As the indefinite strike embarked upon by the Academic Staff Union of Universities, ASUU, enters its third day, activities on campuses have been paralysed as students vacate hostels.
Meanwhile, the Federal Government of Nigeria pleaded with the union on Tuesday to suspend the ongoing strike in the interest of the students and the nation.
According to Senator Chris Ngige, Minister of Labour and Employment, ASUU should call off the strike because the government was already negotiating the issues in dispute with the association through Babalakin Committee, Vanguard reports.
In a statement signed by the Deputy Director, Press in the Ministry, Samuel Olowookere, the Minister said there was an on-going renegotiation of the 2009 agreement between the Federal Government and ASUU by the Committee.
”The Federal Government has set up the Babalakin Committee on 13th Feb. 2017, which is already addressing the issues raised by ASUU.
Though the Federal Government did not wish to apportion blame, it is important to note that ASUU did not follow due process in the declaration of the industrial action.
As it did not give the Federal Government, the mandatory 15 days’ notice as contained in the Section 41 of Trade Disputes Act, Cap T8, 2004.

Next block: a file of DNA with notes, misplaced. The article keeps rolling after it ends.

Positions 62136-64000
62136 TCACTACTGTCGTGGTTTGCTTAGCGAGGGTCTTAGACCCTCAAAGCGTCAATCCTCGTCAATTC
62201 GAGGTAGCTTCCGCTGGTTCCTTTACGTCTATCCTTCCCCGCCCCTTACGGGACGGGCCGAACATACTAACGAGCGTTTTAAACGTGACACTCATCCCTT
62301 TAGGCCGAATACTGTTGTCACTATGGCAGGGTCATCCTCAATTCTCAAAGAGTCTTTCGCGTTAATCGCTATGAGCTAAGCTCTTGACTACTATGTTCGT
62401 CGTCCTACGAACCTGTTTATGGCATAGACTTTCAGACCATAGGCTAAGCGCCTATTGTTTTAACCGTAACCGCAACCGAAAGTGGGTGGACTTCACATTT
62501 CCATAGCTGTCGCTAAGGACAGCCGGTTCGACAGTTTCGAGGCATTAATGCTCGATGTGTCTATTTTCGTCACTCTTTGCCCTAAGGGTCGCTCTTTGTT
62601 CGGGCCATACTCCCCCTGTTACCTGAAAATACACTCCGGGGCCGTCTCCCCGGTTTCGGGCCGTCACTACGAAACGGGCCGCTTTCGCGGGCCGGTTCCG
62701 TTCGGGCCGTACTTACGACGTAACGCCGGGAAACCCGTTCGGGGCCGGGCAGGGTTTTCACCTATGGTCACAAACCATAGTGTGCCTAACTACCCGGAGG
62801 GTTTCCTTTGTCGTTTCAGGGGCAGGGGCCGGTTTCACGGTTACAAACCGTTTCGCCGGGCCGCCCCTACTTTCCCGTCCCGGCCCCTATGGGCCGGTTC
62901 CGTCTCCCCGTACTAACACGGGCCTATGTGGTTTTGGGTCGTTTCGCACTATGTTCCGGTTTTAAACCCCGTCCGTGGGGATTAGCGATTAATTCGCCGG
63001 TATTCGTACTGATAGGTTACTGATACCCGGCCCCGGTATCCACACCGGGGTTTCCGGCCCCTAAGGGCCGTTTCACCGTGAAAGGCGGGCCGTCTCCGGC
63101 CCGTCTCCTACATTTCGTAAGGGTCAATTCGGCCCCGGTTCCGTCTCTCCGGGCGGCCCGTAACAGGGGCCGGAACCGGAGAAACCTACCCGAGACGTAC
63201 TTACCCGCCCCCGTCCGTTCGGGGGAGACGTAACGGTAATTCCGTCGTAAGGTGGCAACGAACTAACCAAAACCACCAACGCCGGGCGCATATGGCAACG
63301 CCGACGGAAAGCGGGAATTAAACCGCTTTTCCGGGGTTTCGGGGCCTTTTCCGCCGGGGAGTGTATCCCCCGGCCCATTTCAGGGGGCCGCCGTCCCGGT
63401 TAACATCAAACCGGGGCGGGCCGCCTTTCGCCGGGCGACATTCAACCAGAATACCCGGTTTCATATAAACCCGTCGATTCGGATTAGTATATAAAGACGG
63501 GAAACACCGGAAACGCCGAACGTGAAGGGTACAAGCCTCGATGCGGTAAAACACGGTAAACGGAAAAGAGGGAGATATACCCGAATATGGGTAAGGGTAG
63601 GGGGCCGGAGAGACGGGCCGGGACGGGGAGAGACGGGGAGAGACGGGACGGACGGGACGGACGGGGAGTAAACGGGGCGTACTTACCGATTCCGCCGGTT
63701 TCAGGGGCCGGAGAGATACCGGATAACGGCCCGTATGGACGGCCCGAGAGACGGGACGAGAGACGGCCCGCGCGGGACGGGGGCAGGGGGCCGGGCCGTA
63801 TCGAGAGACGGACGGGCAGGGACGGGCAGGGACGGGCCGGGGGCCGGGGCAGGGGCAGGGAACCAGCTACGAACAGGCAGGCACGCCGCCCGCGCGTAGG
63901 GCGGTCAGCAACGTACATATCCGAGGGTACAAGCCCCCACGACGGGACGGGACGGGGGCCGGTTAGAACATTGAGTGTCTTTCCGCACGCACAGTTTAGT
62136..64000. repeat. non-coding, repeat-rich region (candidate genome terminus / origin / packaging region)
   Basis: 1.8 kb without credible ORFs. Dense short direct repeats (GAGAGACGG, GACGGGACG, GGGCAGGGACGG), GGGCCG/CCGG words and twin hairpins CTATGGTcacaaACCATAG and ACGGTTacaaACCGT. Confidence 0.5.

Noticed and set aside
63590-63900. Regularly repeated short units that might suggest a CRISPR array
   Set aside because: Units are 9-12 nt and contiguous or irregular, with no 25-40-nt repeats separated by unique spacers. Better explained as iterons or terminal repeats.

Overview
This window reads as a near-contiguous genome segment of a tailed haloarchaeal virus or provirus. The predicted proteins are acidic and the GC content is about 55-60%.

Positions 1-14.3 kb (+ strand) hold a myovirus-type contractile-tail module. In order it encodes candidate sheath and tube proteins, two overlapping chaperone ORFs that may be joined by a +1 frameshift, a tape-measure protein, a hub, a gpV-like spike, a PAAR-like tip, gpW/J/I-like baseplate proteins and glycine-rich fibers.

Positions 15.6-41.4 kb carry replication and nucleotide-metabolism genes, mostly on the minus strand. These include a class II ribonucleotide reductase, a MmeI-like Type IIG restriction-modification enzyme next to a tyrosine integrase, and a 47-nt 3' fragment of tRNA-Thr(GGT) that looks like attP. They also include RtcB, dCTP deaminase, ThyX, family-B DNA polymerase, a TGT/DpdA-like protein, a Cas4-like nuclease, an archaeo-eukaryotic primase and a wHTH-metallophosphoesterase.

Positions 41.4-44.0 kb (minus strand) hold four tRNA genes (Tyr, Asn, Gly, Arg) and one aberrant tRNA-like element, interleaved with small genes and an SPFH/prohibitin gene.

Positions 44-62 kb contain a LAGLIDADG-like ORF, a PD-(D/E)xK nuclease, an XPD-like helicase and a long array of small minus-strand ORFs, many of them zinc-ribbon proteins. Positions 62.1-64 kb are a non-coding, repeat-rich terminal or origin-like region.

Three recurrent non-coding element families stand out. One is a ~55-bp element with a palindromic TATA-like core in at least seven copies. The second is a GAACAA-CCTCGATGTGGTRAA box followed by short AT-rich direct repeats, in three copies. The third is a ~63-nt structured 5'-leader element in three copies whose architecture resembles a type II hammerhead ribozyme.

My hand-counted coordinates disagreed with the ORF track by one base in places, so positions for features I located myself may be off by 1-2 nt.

In fact, it was on 14th Aug., 2017 that the Office of the Minister received a letter dated 13th Aug. 2017 from ASUU, that is, one full day after it commenced the strike,” he said.
The Presidency on Tuesday described the industrial action declared by ASUU on Monday as totally unnecessary.
”This strike is totally unnecessary. The issues can be resolved, especially where we have full understanding of where we are coming from. The governments that signed those agreements did not deem it fit to implement because the capacity was not there.
If they are ready, they can sit down and discuss with the committee that has capable and qualified people as members.”
The Federal Government therefore wishes to appeal to ASUU to consider students who are currently writing degree and promotion examinations. Please call off the strike and return to the negotiation table,” the statement reads.
Recall that the union’s President, Biodun Ogunyemi, declared the strike after deliberations at its National Executive Council (NEC) meeting held at the University of Abuja, over the weekend.
Ogunyemi explained that the government has failed to fully implement the 2009 FGN-ASUU Agreement and the 2013 Memorandum of Understanding.
Also, lecturers had earlier complained of poor funding of universities, part-payment of salaries of lecturers and the kidnap of two lecturers of the University of Maiduguri by the Boko Haram.
Ogunyemi added that related demands made by the union have not been addressed, which is why they have resolved to embark on a “total, comprehensive and indefinite strike”.